A few years ago I wrote a blog post about my grandmother (she’s in her late-eighties) and that she had slowly lost weight over the years. I’ve watched several people in my life lose valuable resources off their frame and start to look small and frail. We tend to hear more about the epidemic of Canadians being overweight, but losing weight as we age is another cause for concern.
Reduction of bone mass and loss of skeletal muscle mass and strength (also called sarcopenia) occurs as we collect birthdays. There is a reason why BMI (Body Mass Index – which is a ratio of your body weight as related to your height) allowances increase slightly as we age. For older adults, being slightly overweight (rather than underweight) may help when a fall occurs, or when they face a serious illness or course of treatment like chemotherapy. This doesn’t mean people should eat everything and anything, but for some people (particularly women), we need to encourage their appetite and healthy choices. Especially when they might not feel like cooking and eating, and have simply lost some interest in food. Often people want to reduce the complexity of groceries and cooking, and start to limit the diversity of meals. We’ve called this the “tea and toast” diet. Caloric needs are reduced as we age, but often appetite decreases along with this feeling – people just don’t feel like preparing food and eating.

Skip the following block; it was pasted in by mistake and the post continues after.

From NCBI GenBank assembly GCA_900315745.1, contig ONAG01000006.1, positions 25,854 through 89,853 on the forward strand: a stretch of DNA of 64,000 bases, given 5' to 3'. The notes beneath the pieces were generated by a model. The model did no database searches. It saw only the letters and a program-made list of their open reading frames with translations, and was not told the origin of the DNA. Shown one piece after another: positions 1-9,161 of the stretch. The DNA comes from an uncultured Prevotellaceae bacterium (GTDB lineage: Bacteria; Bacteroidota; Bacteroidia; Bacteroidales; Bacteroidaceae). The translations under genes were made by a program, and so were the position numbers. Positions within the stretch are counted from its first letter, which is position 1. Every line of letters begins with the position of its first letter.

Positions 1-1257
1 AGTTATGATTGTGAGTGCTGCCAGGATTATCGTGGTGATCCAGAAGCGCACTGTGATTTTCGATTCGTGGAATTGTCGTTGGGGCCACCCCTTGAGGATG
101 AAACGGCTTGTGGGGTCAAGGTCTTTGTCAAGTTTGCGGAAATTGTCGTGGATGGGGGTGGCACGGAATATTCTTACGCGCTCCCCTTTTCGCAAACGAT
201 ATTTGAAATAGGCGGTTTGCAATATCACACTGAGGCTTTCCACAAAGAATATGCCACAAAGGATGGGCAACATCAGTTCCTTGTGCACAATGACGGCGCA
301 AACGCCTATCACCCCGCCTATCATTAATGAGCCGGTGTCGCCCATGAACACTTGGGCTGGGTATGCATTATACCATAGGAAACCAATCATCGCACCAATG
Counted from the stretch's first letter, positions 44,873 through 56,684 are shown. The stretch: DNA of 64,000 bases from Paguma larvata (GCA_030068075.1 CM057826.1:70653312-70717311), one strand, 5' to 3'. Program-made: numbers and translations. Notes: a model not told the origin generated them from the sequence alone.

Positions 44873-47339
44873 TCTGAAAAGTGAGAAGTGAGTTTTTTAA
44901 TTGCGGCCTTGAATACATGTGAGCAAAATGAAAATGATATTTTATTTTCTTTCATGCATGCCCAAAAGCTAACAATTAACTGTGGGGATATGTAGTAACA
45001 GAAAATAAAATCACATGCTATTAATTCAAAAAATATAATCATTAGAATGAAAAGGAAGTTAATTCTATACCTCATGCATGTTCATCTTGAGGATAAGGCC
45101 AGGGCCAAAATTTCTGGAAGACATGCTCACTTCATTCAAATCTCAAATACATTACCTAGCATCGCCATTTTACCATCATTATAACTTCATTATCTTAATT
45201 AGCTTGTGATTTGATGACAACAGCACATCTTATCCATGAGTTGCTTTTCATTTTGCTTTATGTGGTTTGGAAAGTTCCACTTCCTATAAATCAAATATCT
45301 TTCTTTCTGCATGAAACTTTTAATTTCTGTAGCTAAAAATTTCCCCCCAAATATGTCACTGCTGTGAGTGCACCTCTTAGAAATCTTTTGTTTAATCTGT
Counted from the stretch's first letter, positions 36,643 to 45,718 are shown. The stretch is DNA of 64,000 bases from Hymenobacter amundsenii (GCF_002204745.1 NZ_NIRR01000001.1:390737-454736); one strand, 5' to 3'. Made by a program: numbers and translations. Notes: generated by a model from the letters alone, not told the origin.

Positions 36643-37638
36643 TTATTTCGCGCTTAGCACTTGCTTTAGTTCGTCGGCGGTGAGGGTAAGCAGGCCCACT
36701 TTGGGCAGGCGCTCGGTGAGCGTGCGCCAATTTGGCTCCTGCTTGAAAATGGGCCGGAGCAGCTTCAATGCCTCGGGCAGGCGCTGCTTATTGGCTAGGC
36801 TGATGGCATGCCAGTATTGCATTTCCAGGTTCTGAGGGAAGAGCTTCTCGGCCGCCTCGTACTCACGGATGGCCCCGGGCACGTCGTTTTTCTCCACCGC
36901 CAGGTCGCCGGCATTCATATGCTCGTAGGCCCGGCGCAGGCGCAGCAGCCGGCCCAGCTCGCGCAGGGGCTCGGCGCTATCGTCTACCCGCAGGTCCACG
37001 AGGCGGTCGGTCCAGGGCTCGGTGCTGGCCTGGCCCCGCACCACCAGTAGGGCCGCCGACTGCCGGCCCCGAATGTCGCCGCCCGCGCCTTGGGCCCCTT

Allow me to offer some advice for people struggling with some of these issues:
- The gastrointestinal tract changes as we age and the intestinal wall loses some strength and elasticity. Digestion and motility slow down and constipation can increase. Continuing to eat lots of fruits and vegetables for a high fibre content will assist with this issue.
- Thirst sensations are diminished and dehydration is a concern as people don’t tend to drink enough water (which also increases the risk of constipation). Drinking high-quality juice or eating ‘high-water-content’ fruits or vegetables can help. (Did you know that celery and cucumber are 95% water, and are filled with fibre and vitamins?) Also, keeping a water bottle handy and noting your consumption throughout the day might encourage people to drink more. But tea, especially black and green tea can increase fluid intake.
- Oatmeal in the morning with dried fruit and yogurt are a good way to kick-start the day.
- Bigger batch soups and stews that are portioned-out and frozen may help.
- Nuts, seeds, and dips like hummus and guacamole are great snacks. Peanut butter and other nut butters on crackers are also healthy options.
- Pay attention to nutrient density and choose food to fuel you with good macronutrients (carbohydrates, protein and fats) and micronutrients (vitamins and minerals). Eliminate empty calorie snacks.
And finally, one of the most important aspects of healthy nutrition is social connection and eating with others. Don’t forget to include and share meals together, everyone will benefit from a little visiting around a great dinner.